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I've been trying to find an novice-level answer to this for an embarrassing long time. New to Mac, so I'm trying to get my head around a process for these types of company wide, one and done, operations.

We moving offices and adding two printers. No print server, just wifi devices. I have written a script to add the two office printers. It works. I need to be able to send that script out to all of my users in a form where they can just double click the file and run the script.

The script works when pasted into a terminal, easy enough. But my user base won't be able to do that without me having to touch nearly every machine.

Script that works:

lpadmin -p 1_Printer -E -v ipp://x.x.x.x -P ~/AirPrint.ppd 
lpadmin -p 2_Printer -E -v ipp://x.x.x.y -P ~/AirPrint.ppd 

echo "Printers added successfully"  

But I cannot figure out how to turn it into a basic executable file that I can push to the user base. In a previous life, I would just save the .bat and make it available on move in day. I've been going through suggestions about .sh manipulation, .command files, and other programming that I don't have a good handle on. But I keep hitting a wall where file permissions and executable status need to be changed locally or run through Terminal. That defeats the purpose of making it easy and self service.

Am I missing something obvious or otherwise basic, or is there a way I can do this I just haven't found?

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    All you have to do is add the .command filename extension and set the owner-executable bit. Depending on how you distribute it, the quarantine attribute may be set locally, in which case the user will be prompted to click through a warning. You can prevent that by code-signing the script file. It sounds like you already know most of this, so if it’s not working for you, please elaborate. But a more natural approach would be to distribute a configuration profile that you create in Apple Configurator.
    – Linc D.
    Commented Jul 9 at 18:40

1 Answer 1

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Use the Automator application to create an application.

  1. Open Automator application.

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  2. Select "New Document" button.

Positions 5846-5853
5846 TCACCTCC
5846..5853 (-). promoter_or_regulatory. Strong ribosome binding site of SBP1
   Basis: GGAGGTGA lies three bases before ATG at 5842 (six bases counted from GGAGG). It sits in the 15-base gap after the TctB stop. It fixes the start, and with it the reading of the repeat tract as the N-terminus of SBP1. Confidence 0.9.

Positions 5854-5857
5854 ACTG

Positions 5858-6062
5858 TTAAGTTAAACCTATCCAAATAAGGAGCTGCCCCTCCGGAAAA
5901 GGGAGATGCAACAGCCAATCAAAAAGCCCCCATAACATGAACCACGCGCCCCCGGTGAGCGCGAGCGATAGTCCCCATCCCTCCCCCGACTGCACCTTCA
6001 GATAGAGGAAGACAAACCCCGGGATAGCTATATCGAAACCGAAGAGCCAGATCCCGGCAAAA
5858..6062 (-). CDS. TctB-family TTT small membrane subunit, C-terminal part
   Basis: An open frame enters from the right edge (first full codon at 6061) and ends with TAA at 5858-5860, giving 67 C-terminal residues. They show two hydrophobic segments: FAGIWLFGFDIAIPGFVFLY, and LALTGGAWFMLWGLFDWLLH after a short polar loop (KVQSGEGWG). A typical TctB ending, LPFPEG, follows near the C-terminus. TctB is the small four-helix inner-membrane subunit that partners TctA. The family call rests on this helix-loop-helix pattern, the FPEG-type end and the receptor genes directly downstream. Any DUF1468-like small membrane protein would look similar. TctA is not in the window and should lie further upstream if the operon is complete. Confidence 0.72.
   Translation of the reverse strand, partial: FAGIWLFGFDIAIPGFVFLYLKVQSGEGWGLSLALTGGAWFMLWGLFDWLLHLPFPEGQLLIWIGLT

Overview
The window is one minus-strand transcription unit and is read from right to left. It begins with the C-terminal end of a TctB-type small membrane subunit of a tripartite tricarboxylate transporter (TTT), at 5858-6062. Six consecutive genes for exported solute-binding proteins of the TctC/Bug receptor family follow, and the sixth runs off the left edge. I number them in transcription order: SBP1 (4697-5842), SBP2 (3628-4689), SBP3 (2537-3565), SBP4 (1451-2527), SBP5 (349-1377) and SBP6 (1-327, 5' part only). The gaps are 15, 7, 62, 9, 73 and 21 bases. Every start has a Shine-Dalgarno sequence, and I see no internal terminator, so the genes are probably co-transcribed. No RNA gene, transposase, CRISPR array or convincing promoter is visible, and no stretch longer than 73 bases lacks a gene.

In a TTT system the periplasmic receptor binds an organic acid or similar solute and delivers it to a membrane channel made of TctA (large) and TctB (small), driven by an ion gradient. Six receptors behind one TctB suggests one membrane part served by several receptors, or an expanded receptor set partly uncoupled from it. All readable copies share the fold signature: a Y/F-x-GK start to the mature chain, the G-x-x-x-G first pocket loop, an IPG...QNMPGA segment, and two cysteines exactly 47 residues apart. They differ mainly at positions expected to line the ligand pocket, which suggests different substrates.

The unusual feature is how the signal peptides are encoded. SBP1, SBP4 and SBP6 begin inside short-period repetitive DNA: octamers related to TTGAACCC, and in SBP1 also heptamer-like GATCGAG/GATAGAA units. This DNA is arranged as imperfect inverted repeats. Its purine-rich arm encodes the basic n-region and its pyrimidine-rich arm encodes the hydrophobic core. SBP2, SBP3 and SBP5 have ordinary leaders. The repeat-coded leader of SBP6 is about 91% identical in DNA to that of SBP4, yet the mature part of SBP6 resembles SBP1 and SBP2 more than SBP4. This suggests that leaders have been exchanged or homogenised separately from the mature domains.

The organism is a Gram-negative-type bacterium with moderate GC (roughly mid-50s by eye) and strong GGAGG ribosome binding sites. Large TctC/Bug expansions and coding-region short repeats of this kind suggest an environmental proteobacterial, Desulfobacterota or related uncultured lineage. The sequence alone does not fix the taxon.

3. Choose "Application".

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  4. Add "Run Shell Script" to your workflow.

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  5. Add your commands.

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  6. Save as a application.

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  7. Quit the Automator application.


Note: You may what to add a trap to display an error message if one of the lpadmin commands returns nonzero value. For example:

trap "osascript -e 'display dialog \"Failed to add printers\" buttons \"OK\"';exit" ERR

lpadmin -p 1_Printer -E -v ipp://x.x.x.x -P ~/AirPrint.ppd 
lpadmin -p 2_Printer -E -v ipp://x.x.x.y -P ~/AirPrint.ppd 

osascript -e 'display dialog "Printers added successfully" buttons "OK"'  
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  • Thanks, that hits everything I needed. And thanks for the call out on the trap. I still ran into one problem, the app won't execute on any machine by my own. The error is "The application Office Mac Printer Install can't be opened". The file path I'm calling is from /system/library and is generic. Could there be a setting in Automator that is locking the app? Commented Jul 9 at 21:14
  • I tested by creating the app on a Ventura machine and then transferring to a Catalina machine. I did not use the lpadmin command. Instead, I substituted either the true or false command. I did not have the error you describe. Commented Jul 10 at 15:42

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